Function of an Implanted Tissue Glucose Sensor for More than 1 Year in Animals

David A. Gough, Lucas S. Kumosa, Timothy L. Routh, Joe T. Lin and Joseph Y. Lucisano

Sci Transl Med 28 July 2010:

Vol. 2, Issue 42, p. 42ra53
Sci. Transl. Med. DOI: 10.1126/scitranslmed.3001148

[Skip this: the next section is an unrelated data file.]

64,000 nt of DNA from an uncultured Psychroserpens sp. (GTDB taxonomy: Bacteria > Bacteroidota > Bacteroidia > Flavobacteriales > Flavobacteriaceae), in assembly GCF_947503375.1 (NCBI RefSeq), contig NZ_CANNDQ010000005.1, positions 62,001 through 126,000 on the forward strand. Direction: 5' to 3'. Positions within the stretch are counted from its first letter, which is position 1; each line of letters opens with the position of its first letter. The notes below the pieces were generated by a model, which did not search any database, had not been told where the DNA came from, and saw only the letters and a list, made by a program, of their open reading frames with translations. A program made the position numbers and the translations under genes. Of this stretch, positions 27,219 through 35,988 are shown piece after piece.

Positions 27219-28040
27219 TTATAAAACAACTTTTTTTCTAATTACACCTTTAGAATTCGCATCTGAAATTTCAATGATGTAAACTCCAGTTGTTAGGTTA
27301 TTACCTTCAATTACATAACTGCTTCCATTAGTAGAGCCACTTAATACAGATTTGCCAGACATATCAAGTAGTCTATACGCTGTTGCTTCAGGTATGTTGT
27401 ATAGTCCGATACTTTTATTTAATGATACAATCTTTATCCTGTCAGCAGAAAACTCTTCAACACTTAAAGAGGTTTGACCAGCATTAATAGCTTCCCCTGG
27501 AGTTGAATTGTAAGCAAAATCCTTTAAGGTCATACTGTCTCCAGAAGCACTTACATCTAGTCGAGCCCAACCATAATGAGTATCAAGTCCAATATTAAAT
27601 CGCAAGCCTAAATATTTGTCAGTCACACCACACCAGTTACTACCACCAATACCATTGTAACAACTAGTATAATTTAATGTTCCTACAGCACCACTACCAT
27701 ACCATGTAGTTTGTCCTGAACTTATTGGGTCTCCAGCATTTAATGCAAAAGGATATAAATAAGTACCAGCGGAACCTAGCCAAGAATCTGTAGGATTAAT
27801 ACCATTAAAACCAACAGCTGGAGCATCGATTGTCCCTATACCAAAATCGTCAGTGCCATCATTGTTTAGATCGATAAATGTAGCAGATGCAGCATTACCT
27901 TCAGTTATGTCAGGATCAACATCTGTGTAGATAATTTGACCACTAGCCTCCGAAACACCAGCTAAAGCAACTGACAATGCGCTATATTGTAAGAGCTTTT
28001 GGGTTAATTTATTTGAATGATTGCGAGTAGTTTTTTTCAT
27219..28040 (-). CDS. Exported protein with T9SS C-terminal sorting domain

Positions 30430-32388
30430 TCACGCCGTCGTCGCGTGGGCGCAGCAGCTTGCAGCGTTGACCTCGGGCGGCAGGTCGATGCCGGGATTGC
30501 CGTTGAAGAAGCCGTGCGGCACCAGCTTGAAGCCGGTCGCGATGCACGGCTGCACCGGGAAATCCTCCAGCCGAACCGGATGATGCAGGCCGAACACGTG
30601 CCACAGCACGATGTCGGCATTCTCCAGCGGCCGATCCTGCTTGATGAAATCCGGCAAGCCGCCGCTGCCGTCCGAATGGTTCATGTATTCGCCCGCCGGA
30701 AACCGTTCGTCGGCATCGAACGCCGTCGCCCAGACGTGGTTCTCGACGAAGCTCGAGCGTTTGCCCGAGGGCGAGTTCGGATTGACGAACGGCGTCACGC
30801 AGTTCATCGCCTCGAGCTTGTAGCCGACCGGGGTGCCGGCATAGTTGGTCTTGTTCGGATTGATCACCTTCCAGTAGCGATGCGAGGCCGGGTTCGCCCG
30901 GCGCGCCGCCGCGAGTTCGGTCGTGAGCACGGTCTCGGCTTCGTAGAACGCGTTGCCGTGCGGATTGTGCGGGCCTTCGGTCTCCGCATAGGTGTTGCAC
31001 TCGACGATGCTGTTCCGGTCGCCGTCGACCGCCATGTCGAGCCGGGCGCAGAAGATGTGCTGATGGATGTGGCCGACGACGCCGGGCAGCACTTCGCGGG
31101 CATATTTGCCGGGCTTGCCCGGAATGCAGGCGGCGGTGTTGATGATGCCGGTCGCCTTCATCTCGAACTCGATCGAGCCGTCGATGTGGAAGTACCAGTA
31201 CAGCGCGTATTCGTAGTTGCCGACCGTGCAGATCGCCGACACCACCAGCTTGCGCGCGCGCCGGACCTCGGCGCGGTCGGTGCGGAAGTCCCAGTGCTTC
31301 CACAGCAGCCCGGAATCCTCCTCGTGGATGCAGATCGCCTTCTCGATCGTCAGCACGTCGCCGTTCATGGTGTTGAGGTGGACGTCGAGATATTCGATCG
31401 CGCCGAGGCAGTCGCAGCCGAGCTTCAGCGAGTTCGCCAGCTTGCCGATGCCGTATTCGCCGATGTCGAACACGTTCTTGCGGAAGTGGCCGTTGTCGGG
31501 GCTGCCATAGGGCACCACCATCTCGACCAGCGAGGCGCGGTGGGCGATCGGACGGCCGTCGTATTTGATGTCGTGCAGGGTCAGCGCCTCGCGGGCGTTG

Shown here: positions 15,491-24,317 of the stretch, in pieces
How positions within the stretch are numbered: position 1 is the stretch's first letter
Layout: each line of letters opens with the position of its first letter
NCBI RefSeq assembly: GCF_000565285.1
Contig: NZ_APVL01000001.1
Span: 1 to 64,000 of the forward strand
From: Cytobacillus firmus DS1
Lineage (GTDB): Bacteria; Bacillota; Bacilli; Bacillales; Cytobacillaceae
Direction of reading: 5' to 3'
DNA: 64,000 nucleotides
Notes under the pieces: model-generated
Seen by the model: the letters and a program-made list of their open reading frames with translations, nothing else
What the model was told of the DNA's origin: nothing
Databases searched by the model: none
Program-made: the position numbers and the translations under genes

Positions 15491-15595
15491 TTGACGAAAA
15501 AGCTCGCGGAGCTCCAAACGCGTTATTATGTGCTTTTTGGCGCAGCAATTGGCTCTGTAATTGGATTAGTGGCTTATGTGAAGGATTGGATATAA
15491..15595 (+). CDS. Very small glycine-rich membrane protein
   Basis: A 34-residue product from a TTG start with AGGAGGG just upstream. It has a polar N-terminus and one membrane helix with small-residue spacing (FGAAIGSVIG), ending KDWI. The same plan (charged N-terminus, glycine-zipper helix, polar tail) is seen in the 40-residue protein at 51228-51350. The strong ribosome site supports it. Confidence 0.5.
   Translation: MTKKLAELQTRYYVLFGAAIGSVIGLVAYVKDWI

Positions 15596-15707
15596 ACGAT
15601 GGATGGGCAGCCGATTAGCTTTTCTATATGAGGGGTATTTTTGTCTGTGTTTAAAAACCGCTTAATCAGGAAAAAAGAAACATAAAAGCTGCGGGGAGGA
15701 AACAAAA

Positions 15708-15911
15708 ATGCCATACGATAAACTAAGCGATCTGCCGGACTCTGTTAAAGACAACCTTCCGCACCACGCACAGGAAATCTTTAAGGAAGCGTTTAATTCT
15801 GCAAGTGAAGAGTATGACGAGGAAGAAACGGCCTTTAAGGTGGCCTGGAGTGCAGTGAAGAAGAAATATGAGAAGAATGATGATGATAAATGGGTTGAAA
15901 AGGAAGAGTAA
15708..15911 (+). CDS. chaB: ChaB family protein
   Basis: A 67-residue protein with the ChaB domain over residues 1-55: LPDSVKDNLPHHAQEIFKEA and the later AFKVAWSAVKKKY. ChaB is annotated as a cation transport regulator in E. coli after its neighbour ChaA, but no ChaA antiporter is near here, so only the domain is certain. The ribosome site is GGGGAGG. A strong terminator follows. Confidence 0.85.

An implantable sensor capable of long-term monitoring of tissue glucose concentrations by wireless telemetry has been developed for eventual application in people with diabetes. The sensor telemetry system functioned continuously while implanted in subcutaneous tissues of two pigs for a total of 222 and 520 days, respectively, with each animal in both nondiabetic and diabetic states. The sensor detects glucose via an enzyme electrode that is based on differential electrochemical oxygen detection, which reduces the sensitivity of the sensor to encapsulation by the body, variations in local microvascular perfusion, limited availability of tissue oxygen, and inactivation of the enzymes. After an initial 2-week stabilization period, the implanted sensors maintained stability of calibration for extended periods. The lag between blood and tissue glucose concentrations was 11.8 ± 5.7 and 6.5 ± 13.3 minutes (mean ± standard deviation), respectively, for rising and falling blood glucose challenges. The lag resulted mainly from glucose mass transfer in the tissues, rather than the intrinsic response of the sensor, and showed no systematic change over implant test periods. These results represent a milestone in the translation of the sensor system to human applications.